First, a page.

NASA has not identified the four crew members who are due to enter the habitat in June, but said they were chosen according to the same criteria as the astronaut corps.
House of 1700 sq. ft (158 sq. m.) per year includes four separate rooms, a shared bathroom with shower and toilet. There are dedicated workspaces, a health center and a recreation area with board games such as Settlers of Catan: Starfarers edition and Monopoly, as well as a Play Station 3 and a Super Nintendo console. Using indoor greenhouses, crew members will grow ready-to-eat foods such as tomatoes and leafy greens, allowing NASA to evaluate the quality and effectiveness of its plan to grow crops on Mars.
Their debris will be analyzed by NASA scientists working to create products that can be reused in space. A 22-minute delay in communication between the inhabitants and the outside world is assumed, like astronauts when communicating with the Earth.
“The whole experience affects the person, and what we look at is the reaction of the person,” Smith said. “All of this is likely to show up in the data we collect.”
The most striking feature of the habitat is the 1200-square-foot (112 sq. m) sandbox outside. The crew will don pseudo-space suits and go through a fake airlock to enter the "open" part of the habitat - an inflatable bubble filled with sand and a simulated Martian landscape.
This is where participants will fly simulated missions (NASA calls them Marswalks)—which will be done in pairs. The missions are augmented with virtual reality technology to give the impression that people are actually crossing the surface of the Red Planet.
Some of these trips will use basic geologic skills (identifying rocks of interest, photographing them, and bringing the sample in for analysis) or site assessment skills for the possible construction of other structures as the presence on Mars expands. Other missions will include maintenance of the Chapea structure or sand removal from the habitat's outdoor solar panels. Using treadmills and virtual reality simulations, they will travel for hours, as real astronauts might need to, to conduct research and collect resources on Mars.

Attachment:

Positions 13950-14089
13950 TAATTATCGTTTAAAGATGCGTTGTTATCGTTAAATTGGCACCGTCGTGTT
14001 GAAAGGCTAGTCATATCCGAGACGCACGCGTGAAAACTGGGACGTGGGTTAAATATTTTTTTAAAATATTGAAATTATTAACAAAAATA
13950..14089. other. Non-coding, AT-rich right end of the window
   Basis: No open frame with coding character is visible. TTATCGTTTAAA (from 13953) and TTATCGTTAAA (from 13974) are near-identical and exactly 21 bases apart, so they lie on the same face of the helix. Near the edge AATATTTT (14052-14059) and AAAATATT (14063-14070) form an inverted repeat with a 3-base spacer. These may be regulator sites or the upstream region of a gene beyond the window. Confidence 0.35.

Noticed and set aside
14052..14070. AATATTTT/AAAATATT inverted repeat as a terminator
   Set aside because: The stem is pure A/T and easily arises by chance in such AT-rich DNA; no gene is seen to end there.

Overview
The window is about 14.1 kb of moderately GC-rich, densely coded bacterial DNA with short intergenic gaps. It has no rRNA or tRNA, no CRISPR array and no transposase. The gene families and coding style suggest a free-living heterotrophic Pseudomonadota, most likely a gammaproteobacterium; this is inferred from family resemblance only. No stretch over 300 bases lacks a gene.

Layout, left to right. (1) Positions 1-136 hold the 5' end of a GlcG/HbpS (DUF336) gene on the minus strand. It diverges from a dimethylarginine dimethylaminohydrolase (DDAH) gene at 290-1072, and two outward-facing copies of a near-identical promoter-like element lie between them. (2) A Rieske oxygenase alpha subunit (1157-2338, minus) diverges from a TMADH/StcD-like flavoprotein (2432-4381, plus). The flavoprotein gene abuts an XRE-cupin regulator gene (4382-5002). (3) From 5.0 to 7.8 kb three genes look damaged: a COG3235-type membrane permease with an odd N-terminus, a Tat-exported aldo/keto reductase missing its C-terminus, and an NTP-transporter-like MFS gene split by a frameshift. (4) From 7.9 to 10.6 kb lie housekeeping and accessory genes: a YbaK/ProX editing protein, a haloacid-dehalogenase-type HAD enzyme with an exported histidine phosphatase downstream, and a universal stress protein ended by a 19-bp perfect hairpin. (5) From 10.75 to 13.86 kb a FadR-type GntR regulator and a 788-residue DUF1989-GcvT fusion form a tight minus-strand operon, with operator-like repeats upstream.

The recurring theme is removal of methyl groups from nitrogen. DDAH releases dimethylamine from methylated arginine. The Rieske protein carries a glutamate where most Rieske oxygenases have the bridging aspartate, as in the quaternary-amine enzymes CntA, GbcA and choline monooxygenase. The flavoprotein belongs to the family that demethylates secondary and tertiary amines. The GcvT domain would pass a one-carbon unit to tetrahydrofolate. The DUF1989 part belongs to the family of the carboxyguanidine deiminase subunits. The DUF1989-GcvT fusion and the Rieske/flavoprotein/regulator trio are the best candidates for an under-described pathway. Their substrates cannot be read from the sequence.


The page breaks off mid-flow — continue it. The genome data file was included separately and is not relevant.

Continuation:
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But NASA will not just collect data on the experiments conducted by Chapea participants, they will be closely monitored for signs of physical and mental stress.
NASA says they want to make the experiment as close as possible to the conditions of Mars, which means not only isolation, but also additional stressors such as resource constraints, equipment failure and heavy workloads.
For example, crew members will have a limited supply of food and will have to carefully allocate resources, as well as regularly donate blood samples and conduct psychological interviews.
“We are very interested in the stress response to a situation like this, especially to this long isolation and confinement,” Bell said. “We don’t have much data on what happens to someone in isolation over the course of a year.”
Douglas said that participants are allowed to leave the habitat and the experiment if they so choose, and two alternate candidates were selected just in case.
“We set the team up for success,” Bell said. “But we still need that data before we actually send humans to Mars.”